Journal of Minimal Access Surgery

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Year : 2015  |  Volume : 11  |  Issue : 3  |  Page : 167--171

Laparoscopic central pancreatectomy: Our technique and long-term results in 14 patients

Palanisamy Senthilnathan1, Shiekh Imran Gul1, Sivakumar Srivatsan Gurumurthy1, Praveen Raj Palanivelu2, Ramakrishnan Parthasarathi2, Nalankilli Viyapurigounder Palanisamy1, Vijai Anand Natesan1, Chinnusamy Palanivelu3,  
1 Department of Hepato Pancreatico Biliary surgery, Gem Hospital and Research Center, Coimbatore, Tamil Nadu, India
2 Department of Upper GI and Bariatric surgery, Gem Hospital and Research Center, Coimbatore, Tamil Nadu, India
3 Director and Head, Gem Hospital and Research Center, Coimbatore, Tamil Nadu, India

Correspondence Address:
Shiekh Imran Gul
Gem Hospital and Research Center, Coimbatore, Tamil Nadu


Introduction: Conventional pancreatic resections may be unnecessary for benign tumours or for tumours of low malignant potential located in the neck and body of pancreas. Such extensive resections can place the patient at increased risk of developing postoperative exocrine and endocrine insufficiency. Central pancreatectomy is a plausible surgical option for the management of tumours located in these locations. Laparoscopic approach seems appropriate for such small tumours situated deep in the retroperitoneum. Aims: To assess the technical feasibility, safety and long-term results of laparoscopic central pancreatectomy in patients with benign and low malignant potential tumours involving the neck and body of pancreas. Settings and Design: This study was an observational study which reports a single-centre experience with laparoscopic central pancreatectomy over a 9-year period. Materials and Methods: 14 patients underwent laparoscopic central pancreatectomy from October 2004 to September 2013. These included patients with tumours located in the neck and body of pancreas that were radiologically benign-looking tumours of less than 3 cm in size. Statistical Analysis Used: The statistical analysis was done using GraphPad Prism software. Results: The mean age of patients was 48.93 years. The mean operative time was 239.7 min. Mean blood loss was 153.2 ml. Mean postoperative ICU stay was 1.2 days and overall mean hospital stay was 8.07 days. There were no mortalities and no major postoperative complications. Margins were negative in all cases and with a median follow-up of 44 months, there was no recurrence. Conclusions: Laparoscopic central pancreatectomy is a feasible procedure with acceptable morbidity. In the long term, there were no recurrences and pancreatic function was well preserved.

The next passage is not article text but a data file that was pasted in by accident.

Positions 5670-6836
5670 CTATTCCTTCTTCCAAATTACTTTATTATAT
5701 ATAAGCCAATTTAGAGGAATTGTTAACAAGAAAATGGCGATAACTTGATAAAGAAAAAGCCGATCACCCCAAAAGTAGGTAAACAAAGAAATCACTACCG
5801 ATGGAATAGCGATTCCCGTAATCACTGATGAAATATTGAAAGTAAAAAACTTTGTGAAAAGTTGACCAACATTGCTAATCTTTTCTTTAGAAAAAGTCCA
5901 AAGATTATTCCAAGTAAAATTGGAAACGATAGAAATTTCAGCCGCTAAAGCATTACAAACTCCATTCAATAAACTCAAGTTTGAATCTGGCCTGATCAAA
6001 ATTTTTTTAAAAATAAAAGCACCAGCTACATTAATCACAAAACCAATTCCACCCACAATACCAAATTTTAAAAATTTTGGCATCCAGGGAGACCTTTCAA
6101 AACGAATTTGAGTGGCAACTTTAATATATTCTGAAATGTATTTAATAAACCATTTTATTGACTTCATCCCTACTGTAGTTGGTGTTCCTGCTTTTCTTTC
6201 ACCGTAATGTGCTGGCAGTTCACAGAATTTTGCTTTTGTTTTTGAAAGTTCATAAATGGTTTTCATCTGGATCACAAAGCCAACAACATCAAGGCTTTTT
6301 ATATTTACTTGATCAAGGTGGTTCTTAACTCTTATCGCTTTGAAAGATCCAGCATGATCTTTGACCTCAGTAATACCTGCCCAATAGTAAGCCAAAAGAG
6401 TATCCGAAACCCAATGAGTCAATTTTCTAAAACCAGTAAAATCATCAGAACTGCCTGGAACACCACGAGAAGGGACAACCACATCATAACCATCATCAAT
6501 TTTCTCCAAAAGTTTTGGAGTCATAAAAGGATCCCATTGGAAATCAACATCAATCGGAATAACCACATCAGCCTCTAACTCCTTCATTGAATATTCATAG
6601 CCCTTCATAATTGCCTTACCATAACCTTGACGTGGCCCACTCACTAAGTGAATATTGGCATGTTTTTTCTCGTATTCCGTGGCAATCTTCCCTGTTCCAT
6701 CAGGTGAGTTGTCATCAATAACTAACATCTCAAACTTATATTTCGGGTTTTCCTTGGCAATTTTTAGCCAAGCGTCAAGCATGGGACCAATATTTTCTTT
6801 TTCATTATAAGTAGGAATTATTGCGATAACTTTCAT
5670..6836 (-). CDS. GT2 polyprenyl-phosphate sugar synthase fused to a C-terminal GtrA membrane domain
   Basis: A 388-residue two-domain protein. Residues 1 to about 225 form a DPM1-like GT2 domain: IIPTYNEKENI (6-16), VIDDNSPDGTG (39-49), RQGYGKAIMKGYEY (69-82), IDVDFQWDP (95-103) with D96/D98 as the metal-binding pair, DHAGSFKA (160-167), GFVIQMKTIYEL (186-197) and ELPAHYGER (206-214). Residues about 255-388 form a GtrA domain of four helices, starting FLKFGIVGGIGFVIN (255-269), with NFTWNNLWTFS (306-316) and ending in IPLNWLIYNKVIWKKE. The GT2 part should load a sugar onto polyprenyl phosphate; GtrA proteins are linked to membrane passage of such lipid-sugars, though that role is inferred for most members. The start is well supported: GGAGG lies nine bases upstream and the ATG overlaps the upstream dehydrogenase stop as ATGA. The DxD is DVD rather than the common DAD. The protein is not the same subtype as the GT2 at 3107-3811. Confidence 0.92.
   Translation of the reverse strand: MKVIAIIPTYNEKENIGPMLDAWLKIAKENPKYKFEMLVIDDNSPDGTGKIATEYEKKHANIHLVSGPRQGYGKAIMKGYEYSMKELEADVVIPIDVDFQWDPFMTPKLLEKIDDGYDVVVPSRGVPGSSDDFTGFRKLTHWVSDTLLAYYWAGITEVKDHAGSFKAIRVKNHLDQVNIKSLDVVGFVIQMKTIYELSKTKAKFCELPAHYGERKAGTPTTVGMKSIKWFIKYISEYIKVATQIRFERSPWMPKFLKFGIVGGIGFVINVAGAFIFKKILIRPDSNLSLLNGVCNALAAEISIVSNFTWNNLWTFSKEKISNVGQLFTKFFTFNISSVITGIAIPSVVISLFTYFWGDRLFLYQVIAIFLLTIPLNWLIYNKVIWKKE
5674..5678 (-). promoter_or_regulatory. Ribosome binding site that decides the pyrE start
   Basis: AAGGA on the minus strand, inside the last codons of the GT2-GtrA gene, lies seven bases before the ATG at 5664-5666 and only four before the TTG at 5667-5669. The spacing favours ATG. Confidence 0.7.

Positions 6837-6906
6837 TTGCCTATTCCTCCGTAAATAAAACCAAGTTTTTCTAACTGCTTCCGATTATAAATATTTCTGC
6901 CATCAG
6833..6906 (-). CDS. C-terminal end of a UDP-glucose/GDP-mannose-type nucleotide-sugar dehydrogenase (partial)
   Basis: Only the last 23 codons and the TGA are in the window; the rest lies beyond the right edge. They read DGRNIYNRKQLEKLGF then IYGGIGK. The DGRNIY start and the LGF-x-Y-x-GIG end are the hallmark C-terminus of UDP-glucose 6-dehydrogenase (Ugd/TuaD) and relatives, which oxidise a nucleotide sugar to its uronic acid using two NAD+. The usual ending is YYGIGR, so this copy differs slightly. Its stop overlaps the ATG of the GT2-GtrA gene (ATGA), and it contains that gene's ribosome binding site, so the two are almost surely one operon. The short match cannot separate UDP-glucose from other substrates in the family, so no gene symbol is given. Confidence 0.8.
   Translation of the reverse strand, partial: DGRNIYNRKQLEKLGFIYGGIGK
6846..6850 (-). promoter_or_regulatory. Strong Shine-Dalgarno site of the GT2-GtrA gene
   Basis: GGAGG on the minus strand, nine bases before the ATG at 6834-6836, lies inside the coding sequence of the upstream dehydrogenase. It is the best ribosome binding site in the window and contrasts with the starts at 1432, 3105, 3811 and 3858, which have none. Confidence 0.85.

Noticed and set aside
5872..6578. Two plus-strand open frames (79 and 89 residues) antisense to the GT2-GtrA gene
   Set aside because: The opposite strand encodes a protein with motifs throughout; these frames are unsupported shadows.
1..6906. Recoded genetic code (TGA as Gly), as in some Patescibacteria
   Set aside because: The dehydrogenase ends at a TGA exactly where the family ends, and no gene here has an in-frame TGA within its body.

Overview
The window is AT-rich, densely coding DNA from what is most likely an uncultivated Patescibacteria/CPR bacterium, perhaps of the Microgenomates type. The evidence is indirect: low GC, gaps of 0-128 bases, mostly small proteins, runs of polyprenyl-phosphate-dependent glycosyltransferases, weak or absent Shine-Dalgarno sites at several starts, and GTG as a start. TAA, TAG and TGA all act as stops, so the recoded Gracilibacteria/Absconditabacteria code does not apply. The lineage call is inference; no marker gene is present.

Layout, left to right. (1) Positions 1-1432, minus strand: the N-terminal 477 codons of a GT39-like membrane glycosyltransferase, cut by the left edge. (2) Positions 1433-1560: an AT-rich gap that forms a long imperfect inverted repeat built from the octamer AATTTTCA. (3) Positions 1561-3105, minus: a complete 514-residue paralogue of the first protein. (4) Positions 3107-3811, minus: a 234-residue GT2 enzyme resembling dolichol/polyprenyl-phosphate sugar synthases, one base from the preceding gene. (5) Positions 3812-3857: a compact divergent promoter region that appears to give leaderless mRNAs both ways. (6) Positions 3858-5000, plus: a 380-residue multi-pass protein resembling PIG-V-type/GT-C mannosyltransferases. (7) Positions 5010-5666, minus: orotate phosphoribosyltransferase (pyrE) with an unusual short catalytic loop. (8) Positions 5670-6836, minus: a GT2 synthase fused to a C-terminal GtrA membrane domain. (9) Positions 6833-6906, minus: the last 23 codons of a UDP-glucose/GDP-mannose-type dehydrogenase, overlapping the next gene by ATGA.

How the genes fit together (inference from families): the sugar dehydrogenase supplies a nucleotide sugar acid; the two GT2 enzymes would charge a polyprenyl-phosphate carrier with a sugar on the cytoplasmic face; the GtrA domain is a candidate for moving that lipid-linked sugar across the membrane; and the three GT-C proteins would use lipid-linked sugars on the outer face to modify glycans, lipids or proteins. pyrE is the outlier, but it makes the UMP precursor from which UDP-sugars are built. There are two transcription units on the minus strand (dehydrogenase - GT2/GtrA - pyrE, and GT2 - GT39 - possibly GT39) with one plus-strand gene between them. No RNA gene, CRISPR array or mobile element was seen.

How to cite this article:
Senthilnathan P, Gul SI, Gurumurthy SS, Palanivelu PR, Parthasarathi R, Palanisamy NV, Natesan VA, Palanivelu C. Laparoscopic central pancreatectomy: Our technique and long-term results in 14 patients.J Min Access Surg 2015;11:167-171

How to cite this URL:
Senthilnathan P, Gul SI, Gurumurthy SS, Palanivelu PR, Parthasarathi R, Palanisamy NV, Natesan VA, Palanivelu C. Laparoscopic central pancreatectomy: Our technique and long-term results in 14 patients. J Min Access Surg [serial online] 2015 [cited 2020 Feb 21 ];11:167-171
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Pancreas is a vital organ having both exocrine and endocrine functions. Major pancreatic resection is thus inherently accompanied by its associated exocrine and/or endocrine deficiencies. Standard procedures like pancreaticoduodenectomy and distal pancreatectomy are associated with long-term morbidities which primarily include an exocrine deficiency after pancreaticoduodenectomy and diabetes in distal pancreatic resections. [1],[2] It is thus implied that whenever possible, pancreatic resections should be as limited as possible, especially in benign lesions of the gland. In this search of pancreatic preserving surgery, pancreatic enucleation may seem an enticing approach for benign tumours in pancreatic neck and body. However, proximity of the tumours to the main pancreatic duct and large size of the tumour limit the indications for successful enucleation. [3],[4] Thus, central pancreatectomy offers an alternative approach to left pancreatectomy, with the advantages of preserving the pancreatic parenchyma and the spleen. [5]